Red Line through Cambridge

A talk by Jonathan King

Cambridge, Boston and surrounding communities are blessed with effective public transit systems. In fact ours - opened in 1897 between Park Street and Boylston Street downtown - is the oldest continuously operating system in the country.

In the ensuing 115 years the system has grown dramatically and become an intimate circulation system for the area. The MBTA serves 175 communities, and a population of 4.7 million people.

You are all intimately familiar with the rapid transit or subway lines on the T. In this map the width shows the relatively usage – clearly the red line is one of the backbones of the overall system.

The system is overseen by the State Dept. of Transportation, established by Gov. Patrick in 2009. A five member Board of Directors governs the DOT. They also have authority over the Mass Bay Transportation Authority –the MBTA -, which operates the area public transit system, including the Red Line. The political process is regional, with a number of bodies contributing, most notably the Metropolitan Area Planning Council.

There is no explicit municipal authority over the T, neither Red Line nor buses; thus the City of Cambridge cannot purchase rail cars, order an increase in the frequency of trains, or otherwise alter service. 

I will present some quantitative and semi-quantitative data with respect to the Red Line; the numbers come from the following sources:

Hub and Spoke: Core Transit Congestion and the Future of Transit and Development in Greater Boston. Dukakis Center for Urban & Regional Policy, Northeastern University. June 2012.

Ridership and Service Statistics, MBTA Bluebook
Thirteenth Edition 2010.

Draft Capital Investment Program FY2013-FY2017. Massachusetts Bay Transportation Authority. November 28, 2011.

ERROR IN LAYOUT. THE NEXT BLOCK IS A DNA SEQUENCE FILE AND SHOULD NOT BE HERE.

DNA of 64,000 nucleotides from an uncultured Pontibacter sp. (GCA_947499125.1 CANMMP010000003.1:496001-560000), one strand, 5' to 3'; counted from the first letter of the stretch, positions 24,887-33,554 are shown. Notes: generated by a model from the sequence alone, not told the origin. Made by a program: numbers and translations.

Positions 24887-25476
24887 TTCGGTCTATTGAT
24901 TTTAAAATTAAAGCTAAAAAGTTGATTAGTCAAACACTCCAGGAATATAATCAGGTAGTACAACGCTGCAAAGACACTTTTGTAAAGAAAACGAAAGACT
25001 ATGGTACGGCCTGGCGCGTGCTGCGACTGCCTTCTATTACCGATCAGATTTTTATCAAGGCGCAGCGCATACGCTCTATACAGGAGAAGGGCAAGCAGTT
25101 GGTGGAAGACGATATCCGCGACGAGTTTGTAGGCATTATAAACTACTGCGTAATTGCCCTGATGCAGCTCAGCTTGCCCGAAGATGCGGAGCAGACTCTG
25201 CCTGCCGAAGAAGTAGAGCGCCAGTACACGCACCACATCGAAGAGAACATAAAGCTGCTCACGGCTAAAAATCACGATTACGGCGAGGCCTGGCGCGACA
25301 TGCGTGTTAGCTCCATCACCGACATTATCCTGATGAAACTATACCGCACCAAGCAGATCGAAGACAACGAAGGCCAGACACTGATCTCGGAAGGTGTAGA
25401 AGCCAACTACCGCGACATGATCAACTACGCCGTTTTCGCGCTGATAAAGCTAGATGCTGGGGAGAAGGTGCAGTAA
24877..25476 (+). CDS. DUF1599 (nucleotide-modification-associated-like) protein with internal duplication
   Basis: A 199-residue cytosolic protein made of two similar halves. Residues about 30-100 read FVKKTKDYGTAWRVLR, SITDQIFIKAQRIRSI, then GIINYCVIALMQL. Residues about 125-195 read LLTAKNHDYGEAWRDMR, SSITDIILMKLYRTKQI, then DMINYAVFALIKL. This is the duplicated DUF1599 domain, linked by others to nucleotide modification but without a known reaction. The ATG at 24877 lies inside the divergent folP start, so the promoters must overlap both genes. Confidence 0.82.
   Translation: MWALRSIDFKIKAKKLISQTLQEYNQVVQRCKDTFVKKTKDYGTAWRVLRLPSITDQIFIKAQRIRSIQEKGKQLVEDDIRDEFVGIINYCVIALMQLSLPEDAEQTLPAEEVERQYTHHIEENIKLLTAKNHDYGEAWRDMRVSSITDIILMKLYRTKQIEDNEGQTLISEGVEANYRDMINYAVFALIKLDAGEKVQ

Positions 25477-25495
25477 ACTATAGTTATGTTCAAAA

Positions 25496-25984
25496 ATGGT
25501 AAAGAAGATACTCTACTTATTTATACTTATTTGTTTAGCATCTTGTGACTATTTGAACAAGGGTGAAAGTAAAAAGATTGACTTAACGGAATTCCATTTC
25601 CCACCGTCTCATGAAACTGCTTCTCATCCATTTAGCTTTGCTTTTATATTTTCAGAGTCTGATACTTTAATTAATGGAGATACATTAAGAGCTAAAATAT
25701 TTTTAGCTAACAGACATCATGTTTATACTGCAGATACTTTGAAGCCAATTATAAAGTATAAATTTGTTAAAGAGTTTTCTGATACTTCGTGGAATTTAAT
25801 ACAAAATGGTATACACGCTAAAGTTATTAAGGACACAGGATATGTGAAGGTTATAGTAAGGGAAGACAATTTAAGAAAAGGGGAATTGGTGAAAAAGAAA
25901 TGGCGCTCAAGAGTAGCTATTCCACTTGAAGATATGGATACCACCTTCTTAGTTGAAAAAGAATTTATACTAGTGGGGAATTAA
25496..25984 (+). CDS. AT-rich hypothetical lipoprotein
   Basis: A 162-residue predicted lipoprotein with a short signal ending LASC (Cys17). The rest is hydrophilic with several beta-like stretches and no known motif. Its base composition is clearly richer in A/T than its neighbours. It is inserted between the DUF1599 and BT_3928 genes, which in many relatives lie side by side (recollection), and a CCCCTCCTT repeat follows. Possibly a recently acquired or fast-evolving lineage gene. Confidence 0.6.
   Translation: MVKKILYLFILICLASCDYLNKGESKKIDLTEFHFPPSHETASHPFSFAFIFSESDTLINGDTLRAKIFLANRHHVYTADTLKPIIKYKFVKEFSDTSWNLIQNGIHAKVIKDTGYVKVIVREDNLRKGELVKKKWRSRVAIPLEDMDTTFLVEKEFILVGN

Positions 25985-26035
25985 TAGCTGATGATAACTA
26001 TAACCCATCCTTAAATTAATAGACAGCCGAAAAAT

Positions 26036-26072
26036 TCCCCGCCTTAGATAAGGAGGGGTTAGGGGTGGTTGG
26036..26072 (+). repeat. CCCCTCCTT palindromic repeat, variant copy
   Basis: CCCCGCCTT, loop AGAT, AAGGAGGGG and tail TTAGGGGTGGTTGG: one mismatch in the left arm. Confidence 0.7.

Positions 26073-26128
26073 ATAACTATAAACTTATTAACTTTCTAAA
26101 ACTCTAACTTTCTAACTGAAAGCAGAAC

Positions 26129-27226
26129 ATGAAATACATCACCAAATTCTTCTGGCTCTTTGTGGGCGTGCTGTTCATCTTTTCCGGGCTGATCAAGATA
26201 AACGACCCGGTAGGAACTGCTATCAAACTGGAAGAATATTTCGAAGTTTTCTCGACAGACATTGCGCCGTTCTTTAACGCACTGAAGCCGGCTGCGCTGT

Long-Range Transportation Plan of the Boston Region Metropolitan Planning Organization (with Amendments). Boston Region MPO. Adopted June 28, 2012.

Current and Projected Growth of T Ridership:

In the 20 years between 1991 and 2011 the ridership of the T grew at an average rate of 1.2%. However in the past five years, in part due to the increase in gasoline prices, in part to increasing vehicular congestion, ridership accelerated with growth at 2.9% from 2006 – 2011. Thus the growth rate has more than doubled.

The T keeps ridership statistics, and the next slide shows the steady growth over the past few years of the numbers of people getting on the T at Central Square and Kendall Square.

All indications are increased number of transit riders, due to:

1.  New construction of residential, commercial, mixed use and institutional space.

2.  More intensive use of existing commercial space that is, crowding more people into fewer square feet.

3.  Active promotion of public transit use to lower vehicle trips.

With respect to #2, some of you may have heard Barry Bluestone speaking recently at City Hall, promoting micro apartments, squeezing more residents in to many fewer square feet than most of us would accept. With respect to #3, these programs are very well developed in Cambridge, and have broad support. Minka has described Cambridge Transportation Demand Management Ordinance adopted in 1998, in the period from 1990 to 2010 public transit share increased from 21% to 27%.

The most recent report by the Metropolitan Area Planning Council indicates potential for 75,000 new residential units and 130,000 new jobs to built near MBTA stations by 2035. This projection does not include the K2-C2 proposals under consideration.

The Hub and Spoke report projects three scenarios, low, medium and high [Next slide]. The MBTA system wide about carries currently about 1.3 million weekday riders; in the moderate growth scenarios this grows to 1.5 million weekday trips; in the high growth rate - currently experiencing – by 2012 1.67 million riders.

    The proposals that are coming out of the Kendall Square and Central Square Advisory Committees bring us into the high area. As you heard from Richard, Krushnic they represent 12,000,000 to 16,000,000 square feet of new construction.

    I should note that these projections are still modest. The US Federal Transit Administration has reported that metropolitan areas were underestimating transit growth needs and therefore amounts of capital investment needed;

They suggest 2.8% as the upper bound